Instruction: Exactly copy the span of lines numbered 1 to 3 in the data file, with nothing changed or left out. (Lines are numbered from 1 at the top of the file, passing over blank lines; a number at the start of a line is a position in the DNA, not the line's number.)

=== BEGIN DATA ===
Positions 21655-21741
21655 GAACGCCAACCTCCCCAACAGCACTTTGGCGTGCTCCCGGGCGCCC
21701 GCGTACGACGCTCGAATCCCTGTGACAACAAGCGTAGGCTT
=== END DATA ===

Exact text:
Positions 21655-21741
21655 GAACGCCAACCTCCCCAACAGCACTTTGGCGTGCTCCCGGGCGCCC
21701 GCGTACGACGCTCGAATCCCTGTGACAACAAGCGTAGGCTT